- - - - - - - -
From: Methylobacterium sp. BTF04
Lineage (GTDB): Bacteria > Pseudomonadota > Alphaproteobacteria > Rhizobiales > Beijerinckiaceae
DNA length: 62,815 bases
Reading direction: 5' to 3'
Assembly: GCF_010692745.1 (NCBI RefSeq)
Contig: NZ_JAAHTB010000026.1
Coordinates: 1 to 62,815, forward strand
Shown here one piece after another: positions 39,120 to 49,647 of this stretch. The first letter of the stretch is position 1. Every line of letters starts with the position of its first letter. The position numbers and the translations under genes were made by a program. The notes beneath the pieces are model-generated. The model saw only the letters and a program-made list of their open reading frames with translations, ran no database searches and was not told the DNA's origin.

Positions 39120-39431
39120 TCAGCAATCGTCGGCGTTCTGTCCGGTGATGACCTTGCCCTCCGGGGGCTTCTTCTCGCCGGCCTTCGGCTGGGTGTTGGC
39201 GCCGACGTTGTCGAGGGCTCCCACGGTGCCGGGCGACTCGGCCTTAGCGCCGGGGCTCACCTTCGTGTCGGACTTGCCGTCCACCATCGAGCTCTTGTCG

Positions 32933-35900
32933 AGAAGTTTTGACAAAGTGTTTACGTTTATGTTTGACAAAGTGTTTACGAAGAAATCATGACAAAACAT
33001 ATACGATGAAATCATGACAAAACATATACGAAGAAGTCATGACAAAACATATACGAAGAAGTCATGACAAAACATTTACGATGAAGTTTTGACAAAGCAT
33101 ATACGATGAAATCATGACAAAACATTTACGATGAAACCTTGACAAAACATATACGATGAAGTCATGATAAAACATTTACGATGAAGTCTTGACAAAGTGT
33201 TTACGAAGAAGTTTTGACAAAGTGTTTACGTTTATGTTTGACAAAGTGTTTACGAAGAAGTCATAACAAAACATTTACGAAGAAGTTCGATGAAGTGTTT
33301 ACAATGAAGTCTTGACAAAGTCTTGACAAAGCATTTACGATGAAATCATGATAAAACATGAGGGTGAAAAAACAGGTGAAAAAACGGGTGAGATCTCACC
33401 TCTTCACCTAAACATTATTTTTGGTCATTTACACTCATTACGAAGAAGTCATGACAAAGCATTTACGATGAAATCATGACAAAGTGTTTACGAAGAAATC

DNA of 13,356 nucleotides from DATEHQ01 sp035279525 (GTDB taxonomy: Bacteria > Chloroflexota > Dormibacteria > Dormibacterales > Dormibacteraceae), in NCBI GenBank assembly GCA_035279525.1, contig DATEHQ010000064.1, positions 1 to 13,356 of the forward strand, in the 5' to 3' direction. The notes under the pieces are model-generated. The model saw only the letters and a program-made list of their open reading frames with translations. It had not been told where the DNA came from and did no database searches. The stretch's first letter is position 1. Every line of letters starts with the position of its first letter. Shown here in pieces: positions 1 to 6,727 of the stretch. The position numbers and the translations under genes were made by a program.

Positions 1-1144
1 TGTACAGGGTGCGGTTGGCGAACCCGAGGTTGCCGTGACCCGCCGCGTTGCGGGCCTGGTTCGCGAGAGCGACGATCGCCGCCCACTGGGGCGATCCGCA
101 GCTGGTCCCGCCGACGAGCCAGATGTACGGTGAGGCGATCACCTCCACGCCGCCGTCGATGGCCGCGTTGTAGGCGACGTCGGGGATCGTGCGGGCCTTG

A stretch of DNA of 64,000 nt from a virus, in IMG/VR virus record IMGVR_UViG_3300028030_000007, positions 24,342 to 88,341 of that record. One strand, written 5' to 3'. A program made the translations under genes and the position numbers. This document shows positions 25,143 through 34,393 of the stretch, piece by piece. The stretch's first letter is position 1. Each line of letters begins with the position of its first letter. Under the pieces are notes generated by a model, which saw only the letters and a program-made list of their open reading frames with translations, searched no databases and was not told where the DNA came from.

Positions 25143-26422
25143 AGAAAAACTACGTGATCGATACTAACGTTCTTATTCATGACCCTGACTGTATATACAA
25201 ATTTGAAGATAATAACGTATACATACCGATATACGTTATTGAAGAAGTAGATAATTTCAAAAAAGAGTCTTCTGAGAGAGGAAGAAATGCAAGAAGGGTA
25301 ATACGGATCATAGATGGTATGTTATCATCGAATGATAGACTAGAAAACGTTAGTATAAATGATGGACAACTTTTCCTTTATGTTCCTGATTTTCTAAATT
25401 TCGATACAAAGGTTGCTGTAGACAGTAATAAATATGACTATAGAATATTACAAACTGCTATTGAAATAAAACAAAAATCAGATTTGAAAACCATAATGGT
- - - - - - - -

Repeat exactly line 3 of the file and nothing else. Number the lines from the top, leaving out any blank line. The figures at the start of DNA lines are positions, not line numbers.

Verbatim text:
DNA length: 62,815 bases